Recently, a long time friend of mine, Jodie, invited me on an impromptu trip up to Nome, Alaska.  It was the Iditarod, she was going up for work, and I didn't have anything on the books.  So, why not?

It was amazingly beautiful. The weather cooperated - I don't think it dropped below 0º during the day.  The sun would rise in the east just as the full moon would set in the west.  And, when the sun would set, the moon would be poking up its head over town,  It was like they were bound by an invisible pole, separated by 180º of desolate, beautiful, frozen sea.
I spent the days waking up in time to hike somewhere for sunrise - no hard feat seeing that sunrise was around 9:30, taking naps during the middle of the day, and exploring again during sunset / moonrise.

It felt so good to be back in Alaska.  Theres something recharging about where you grew up.  For me, I usually find that rejuvenation in the forest or on the rocky beaches of the northwest, but even being in the frozen landscape of Nome, AK was energizing.  The first thing that happened when I got off the jet, waiting for a taxi, was for someone offer me a ride into town.  Nobody knows street names there - it's just not a thing.  You tell them the building you are staying in. For me,  it was the "Lawyer's apartments" (no lawyers live there now, but they did at one point apparently).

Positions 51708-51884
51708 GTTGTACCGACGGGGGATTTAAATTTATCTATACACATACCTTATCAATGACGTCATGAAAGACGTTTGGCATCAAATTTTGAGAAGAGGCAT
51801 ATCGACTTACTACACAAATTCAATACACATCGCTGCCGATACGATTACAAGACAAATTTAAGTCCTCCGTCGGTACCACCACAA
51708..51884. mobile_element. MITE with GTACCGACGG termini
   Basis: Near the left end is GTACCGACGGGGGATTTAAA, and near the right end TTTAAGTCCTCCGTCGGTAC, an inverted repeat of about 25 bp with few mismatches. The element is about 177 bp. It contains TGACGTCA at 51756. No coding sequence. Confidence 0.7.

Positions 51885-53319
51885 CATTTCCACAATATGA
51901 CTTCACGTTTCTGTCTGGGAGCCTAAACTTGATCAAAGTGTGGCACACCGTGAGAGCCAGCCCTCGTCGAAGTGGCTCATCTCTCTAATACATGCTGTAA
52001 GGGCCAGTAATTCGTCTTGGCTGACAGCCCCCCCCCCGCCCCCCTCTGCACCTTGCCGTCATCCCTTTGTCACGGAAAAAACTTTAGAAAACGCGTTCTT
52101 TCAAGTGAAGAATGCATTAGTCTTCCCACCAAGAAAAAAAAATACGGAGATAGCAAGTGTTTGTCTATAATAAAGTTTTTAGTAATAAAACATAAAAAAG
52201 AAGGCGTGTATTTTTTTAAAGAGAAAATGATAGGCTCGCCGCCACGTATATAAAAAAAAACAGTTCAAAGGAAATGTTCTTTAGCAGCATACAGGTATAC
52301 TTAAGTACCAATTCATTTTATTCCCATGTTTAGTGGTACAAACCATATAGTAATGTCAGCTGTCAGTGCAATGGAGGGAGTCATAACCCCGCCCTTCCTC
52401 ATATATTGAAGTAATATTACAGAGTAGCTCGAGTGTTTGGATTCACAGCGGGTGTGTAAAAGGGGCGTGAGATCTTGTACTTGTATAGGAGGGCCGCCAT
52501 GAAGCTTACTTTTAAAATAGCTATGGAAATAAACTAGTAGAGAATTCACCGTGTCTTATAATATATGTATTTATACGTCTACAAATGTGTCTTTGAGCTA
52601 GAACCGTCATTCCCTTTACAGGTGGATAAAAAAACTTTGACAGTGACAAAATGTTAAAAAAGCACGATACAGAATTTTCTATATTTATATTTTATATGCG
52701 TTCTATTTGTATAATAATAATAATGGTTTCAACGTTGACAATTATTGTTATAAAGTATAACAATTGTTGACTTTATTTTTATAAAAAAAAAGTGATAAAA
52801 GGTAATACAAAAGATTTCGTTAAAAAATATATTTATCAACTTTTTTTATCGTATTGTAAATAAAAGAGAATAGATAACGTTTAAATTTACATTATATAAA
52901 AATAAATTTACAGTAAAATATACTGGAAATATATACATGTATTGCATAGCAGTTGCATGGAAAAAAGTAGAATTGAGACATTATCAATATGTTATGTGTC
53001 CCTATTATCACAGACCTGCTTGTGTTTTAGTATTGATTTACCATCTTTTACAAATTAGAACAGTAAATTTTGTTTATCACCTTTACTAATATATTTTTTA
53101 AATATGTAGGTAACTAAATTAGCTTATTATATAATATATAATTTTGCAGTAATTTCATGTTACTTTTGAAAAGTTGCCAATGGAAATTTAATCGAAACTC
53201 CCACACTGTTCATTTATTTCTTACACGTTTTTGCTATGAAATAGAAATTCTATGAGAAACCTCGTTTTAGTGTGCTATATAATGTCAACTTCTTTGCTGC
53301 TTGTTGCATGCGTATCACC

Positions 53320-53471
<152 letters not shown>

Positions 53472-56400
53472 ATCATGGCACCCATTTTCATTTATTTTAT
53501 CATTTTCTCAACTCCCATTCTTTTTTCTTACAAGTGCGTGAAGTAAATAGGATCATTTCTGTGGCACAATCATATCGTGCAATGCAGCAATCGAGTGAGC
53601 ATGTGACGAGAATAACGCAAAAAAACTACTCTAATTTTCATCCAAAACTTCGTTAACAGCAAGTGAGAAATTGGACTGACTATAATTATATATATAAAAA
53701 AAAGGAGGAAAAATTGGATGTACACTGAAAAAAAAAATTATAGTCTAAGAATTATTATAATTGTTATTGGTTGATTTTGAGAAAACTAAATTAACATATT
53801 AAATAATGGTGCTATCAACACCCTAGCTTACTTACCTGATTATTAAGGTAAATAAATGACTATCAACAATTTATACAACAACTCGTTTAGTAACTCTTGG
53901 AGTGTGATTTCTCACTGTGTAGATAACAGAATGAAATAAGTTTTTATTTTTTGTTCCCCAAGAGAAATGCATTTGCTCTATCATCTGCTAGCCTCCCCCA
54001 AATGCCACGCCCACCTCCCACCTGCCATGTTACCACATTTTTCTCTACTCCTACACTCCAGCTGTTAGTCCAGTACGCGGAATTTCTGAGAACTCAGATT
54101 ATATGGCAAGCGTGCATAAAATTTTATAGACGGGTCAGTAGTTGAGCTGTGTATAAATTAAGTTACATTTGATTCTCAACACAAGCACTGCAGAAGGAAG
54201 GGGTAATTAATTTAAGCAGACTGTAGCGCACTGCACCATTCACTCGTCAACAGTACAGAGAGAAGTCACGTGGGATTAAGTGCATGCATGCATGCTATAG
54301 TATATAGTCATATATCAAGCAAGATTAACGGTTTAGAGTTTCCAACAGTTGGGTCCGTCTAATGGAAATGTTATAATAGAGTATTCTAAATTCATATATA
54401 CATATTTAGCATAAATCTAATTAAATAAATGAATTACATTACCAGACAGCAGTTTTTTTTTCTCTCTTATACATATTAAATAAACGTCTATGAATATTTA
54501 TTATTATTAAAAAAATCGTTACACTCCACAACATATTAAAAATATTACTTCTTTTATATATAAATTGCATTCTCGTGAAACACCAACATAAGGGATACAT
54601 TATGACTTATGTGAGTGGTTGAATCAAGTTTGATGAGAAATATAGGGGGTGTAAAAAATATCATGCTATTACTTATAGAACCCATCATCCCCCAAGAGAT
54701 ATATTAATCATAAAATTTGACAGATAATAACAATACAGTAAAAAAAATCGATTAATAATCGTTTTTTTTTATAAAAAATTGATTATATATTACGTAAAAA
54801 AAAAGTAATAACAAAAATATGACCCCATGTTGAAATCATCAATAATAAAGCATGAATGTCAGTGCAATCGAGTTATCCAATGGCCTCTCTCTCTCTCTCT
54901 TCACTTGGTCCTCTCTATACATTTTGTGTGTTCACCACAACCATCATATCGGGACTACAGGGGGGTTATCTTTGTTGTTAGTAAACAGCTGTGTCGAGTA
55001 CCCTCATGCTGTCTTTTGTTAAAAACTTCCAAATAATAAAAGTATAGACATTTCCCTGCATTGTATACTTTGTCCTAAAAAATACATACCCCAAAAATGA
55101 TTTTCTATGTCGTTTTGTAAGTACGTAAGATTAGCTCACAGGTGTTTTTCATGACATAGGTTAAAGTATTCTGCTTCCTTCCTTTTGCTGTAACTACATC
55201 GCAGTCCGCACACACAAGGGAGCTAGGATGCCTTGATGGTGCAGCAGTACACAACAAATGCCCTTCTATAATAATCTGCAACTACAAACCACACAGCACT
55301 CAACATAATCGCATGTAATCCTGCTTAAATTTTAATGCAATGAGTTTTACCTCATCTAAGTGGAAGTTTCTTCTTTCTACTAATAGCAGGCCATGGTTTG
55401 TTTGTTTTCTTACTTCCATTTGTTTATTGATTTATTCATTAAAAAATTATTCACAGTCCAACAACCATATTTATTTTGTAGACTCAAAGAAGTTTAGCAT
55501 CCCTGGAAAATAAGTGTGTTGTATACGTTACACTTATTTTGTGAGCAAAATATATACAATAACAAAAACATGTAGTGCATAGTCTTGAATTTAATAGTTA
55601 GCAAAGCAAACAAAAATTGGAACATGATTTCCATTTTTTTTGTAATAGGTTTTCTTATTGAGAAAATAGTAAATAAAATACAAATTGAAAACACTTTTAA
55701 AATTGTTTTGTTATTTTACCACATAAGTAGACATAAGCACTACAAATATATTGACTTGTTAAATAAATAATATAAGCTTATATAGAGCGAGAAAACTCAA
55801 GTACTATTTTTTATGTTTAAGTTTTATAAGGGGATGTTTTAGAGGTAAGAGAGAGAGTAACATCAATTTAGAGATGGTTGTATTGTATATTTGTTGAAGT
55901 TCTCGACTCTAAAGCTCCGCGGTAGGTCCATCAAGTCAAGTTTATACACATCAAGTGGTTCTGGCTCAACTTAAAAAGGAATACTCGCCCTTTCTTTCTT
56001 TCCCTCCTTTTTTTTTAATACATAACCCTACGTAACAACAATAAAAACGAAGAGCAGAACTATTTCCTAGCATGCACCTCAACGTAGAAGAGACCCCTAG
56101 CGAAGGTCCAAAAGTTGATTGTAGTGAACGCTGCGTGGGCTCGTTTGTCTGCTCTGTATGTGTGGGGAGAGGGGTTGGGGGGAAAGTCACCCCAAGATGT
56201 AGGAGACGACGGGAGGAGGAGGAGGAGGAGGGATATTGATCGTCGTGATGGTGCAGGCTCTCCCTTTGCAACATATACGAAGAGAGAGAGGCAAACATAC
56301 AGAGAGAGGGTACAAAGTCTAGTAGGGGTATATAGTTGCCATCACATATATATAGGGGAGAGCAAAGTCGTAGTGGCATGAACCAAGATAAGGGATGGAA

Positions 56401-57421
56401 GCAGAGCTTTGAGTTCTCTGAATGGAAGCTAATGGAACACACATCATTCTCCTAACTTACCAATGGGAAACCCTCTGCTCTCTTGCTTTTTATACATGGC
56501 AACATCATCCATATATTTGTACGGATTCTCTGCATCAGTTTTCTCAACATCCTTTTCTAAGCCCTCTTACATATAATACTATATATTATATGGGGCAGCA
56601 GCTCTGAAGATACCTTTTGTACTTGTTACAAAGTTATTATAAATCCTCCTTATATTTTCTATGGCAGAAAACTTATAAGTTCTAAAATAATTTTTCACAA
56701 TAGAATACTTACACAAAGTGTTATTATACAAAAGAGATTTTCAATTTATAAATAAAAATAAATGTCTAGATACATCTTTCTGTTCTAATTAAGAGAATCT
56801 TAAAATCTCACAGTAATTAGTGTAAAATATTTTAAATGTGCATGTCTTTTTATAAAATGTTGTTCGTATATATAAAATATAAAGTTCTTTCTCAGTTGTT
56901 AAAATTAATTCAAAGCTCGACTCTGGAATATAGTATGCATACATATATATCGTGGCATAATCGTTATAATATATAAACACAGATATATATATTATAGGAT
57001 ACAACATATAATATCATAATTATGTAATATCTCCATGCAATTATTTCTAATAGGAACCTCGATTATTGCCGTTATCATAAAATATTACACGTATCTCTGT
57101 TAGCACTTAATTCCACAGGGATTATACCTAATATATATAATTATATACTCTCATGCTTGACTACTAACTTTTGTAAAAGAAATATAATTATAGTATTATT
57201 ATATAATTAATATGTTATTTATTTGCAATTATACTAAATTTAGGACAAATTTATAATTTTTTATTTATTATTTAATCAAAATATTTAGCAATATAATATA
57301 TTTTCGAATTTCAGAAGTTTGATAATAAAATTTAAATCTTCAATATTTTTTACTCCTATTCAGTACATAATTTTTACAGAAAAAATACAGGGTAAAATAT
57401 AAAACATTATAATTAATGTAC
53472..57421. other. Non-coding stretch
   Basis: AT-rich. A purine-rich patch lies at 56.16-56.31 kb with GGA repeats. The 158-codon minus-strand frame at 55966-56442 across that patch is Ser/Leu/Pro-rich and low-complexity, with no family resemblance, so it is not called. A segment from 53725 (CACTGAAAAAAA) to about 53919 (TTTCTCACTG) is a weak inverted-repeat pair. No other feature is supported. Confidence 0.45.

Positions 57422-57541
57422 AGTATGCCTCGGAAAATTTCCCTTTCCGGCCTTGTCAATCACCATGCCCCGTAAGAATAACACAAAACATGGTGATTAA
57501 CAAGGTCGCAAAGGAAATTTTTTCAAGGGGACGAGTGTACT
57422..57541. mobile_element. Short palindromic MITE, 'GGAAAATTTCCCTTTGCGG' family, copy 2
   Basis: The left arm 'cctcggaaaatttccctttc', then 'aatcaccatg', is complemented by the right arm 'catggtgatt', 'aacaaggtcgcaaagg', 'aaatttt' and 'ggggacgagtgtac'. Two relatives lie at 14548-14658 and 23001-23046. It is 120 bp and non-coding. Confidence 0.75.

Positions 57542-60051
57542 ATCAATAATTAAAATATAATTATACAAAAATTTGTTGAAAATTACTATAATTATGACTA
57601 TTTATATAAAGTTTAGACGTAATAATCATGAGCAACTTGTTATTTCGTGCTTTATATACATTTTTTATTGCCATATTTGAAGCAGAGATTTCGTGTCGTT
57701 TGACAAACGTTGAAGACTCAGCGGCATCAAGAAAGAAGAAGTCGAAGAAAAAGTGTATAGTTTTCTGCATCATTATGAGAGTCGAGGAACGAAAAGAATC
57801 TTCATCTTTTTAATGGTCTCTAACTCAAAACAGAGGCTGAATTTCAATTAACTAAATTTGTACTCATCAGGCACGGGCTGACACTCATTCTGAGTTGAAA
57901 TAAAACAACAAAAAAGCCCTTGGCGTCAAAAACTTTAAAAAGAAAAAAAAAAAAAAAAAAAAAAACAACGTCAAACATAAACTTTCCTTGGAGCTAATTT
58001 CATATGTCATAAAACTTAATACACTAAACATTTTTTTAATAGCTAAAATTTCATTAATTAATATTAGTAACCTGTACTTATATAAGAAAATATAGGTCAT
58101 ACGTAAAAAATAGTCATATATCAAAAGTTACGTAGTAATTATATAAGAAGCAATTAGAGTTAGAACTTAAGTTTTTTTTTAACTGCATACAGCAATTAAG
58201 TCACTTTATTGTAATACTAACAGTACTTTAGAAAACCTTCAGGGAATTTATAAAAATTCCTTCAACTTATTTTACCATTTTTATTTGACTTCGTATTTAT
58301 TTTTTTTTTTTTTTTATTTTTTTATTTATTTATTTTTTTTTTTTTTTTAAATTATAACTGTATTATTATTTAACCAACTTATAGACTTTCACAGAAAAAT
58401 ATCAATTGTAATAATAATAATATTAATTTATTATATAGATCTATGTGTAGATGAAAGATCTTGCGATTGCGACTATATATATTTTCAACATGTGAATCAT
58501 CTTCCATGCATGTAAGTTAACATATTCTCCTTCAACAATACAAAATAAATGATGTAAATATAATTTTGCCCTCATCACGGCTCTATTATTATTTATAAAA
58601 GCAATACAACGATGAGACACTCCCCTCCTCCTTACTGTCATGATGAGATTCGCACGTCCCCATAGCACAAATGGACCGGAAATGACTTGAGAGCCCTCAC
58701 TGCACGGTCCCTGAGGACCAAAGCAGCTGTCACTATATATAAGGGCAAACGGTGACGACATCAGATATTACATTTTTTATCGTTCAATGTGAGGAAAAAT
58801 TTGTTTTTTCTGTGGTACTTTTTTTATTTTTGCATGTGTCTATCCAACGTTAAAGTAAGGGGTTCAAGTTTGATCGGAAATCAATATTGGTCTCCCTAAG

I found myself at potlucks, fresh king crab dinners, trivia, and many other adventures before Jodie even arrived into town.  The small town life was such a warm feeling.  We get so disconnected from a sense of community and connection living in the city - a million options of a million things to do can leave us paralyzed with overwhelming sense of choice.  In small town Alaska, if there is an event, you find the whole town there.